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Africa needs good leadership for post-crisis world

The sub-Saharan African economies have weathered the global economic crisis in relatively good shape but governments across the continent must move aggressively to implement policies that will best reduce poverty and boost growth. This will require the role of women and youth in African and global decision-making to be enhanced, according to speakers at the World Economic Forum meeting on Africa. 

While sub-Saharan Africa has been less impacted by the global recession than most other emerging regions, the economic crisis still represents both a challenge and an opportunity for the continent and its people, political and business leaders told participants at the closing plenary session of this year’s World Economic Forum on Africa.

Summing up two days of intensive discussions and workshops that addressed the short-term economic outlook, as well as Africa’s longer-term development needs, key leaders took a relatively optimistic view. They said the continent’s resources – both human and physical – leave it well positioned to return to a rapid growth path, as long as governments move aggressively to deliver on their commitments to market reforms, political accountability and investment in infrastructure and education.

“I agree that Africa has many opportunities,” said Jacob Zuma, President of South Africa. “The challenge comes back to the leadership: Are we able to see those opportunities and are we able to utilize the appropriate structures to take advantage of them.”

Maria Ramos, Chief Executive Officer, Absa Group, South Africa, argued that strategies and policies that can successfully address problems such as poverty, disease, low productivity and inadequate access to capital already exist, but African leaders in both the public and private sectors have been too slow to adopt them. “We are capable of doing unbelievable things,” she argued. “We have unbelievable delivery capacity, not just in South Africa but across the continent. We have unbelievably talented people . . . The only thing that stops us is our own failure of imagination and our inability to move beyond theory to implementation.”

In implementing those policies, however, policy-makers should pay closer attention to the needs of business, both foreign and domestic, argued Graham Mackay, Chief Executive, SABMiller, United Kingdom; Co-Chair of the World Economic Forum on Africa. While rates of return on his brewing company’s African operations are high, there has been relatively little outreach by the region’s governments for advice on how they could facilitate additional investment. “There is a huge amount of potential in Africa and we should remind ourselves of that,” MacKay said. However, much remains to be done to create a more hospitable business climate, he added.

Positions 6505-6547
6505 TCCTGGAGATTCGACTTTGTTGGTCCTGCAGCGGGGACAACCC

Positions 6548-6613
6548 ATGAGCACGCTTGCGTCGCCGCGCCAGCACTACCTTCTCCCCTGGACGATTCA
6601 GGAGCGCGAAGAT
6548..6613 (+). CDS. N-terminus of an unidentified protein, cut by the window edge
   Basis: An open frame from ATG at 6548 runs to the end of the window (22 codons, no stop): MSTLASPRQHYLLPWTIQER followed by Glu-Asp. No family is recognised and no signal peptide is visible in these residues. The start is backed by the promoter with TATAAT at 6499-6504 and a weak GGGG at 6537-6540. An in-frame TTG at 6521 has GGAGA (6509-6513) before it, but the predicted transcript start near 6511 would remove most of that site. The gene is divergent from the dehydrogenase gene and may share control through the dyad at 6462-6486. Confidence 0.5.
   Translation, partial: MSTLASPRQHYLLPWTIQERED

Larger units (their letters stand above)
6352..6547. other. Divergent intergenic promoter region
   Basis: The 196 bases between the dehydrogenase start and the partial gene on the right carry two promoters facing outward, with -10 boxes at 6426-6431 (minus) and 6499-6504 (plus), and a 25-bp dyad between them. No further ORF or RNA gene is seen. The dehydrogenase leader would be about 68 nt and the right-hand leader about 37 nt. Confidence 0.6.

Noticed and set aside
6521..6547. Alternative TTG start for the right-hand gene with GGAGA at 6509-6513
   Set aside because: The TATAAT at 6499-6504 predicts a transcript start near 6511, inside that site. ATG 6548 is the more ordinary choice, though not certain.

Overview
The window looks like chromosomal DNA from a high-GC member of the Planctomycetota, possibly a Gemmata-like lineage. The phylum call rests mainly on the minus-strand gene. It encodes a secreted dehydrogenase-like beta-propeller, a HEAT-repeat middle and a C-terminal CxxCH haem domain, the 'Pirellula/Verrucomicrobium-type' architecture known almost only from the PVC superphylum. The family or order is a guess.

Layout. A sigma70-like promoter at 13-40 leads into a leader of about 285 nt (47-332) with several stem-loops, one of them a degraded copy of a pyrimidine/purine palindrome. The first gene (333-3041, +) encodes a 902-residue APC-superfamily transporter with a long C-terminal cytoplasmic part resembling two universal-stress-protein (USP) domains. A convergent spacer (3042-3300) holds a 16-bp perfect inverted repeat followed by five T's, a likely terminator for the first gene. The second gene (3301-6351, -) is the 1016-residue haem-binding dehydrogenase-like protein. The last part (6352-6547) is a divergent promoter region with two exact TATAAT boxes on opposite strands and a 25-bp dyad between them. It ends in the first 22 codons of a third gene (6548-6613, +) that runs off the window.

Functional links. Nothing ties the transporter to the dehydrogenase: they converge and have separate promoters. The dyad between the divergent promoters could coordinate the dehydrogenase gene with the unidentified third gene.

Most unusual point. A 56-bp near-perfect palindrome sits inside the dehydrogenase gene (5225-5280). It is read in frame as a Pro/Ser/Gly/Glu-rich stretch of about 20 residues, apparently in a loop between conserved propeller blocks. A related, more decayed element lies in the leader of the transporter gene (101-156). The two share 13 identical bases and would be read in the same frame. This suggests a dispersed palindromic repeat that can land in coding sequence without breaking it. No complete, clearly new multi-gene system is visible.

The imperative to move more aggressively and ambitiously extends to Africa’s role on the world stage, asserted Graça Machel, Founder and President, Foundation for Community Development (FDC), Mozambique; Co-Chair, Global Agenda Council on the Future of Africa. The continent’s leaders, she said, not only need to assert themselves more strongly in the G20 and other multilateral decision-making bodies, they must also ensure that those gains are maintained in future years. “We need to put Africa in a position where it will never again be marginalized and ignored,” Machel said.

Similarly, she added, under-represented groups such as women and youth must be incorporated in both global and African power structures.  “Women bring talent, they bring knowledge, they bring expertise, they bring entrepreneurship,” Machel said. “It makes sense they have to be part of the redesign of the world.”More than 900 participants from 50 countries participate in the 19th World Economic Forum on Africa in Cape Town from 10 to 12 June 2009 under the theme Implications of the Global Economic Crisis for Africa.

The Co-Chairs of the 2009 World Economic Forum on Africa are Kofi Annan, Secretary-General, United Nations (1997-2006); Member of the Foundation Board of the World Economic Forum; Soud Ba’alawy, Executive Chairman, Dubai Group, United Arab Emirates; Jiang Jianqing, Chairman of the Board, Industrial and Commercial Bank of China, People’s Republic of China; Graham Mackay, Chief Executive, SABMiller, United Kingdom; and Ngozi Okonjo-Iweala, Managing Director, World Bank, Washington DC.


The World Economic Forum is an international institution committed to improving the state of the world through public-private cooperation in the spirit of global citizenship. It engages with business, political, academic and other leaders of society to shape global, regional and industry agendas.

Incorporated as a not-for-profit foundation in 1971 and headquartered in Geneva, Switzerland, the Forum is independent, impartial and not tied to any interests. It cooperates closely with all leading international organizations (www.weforum.org).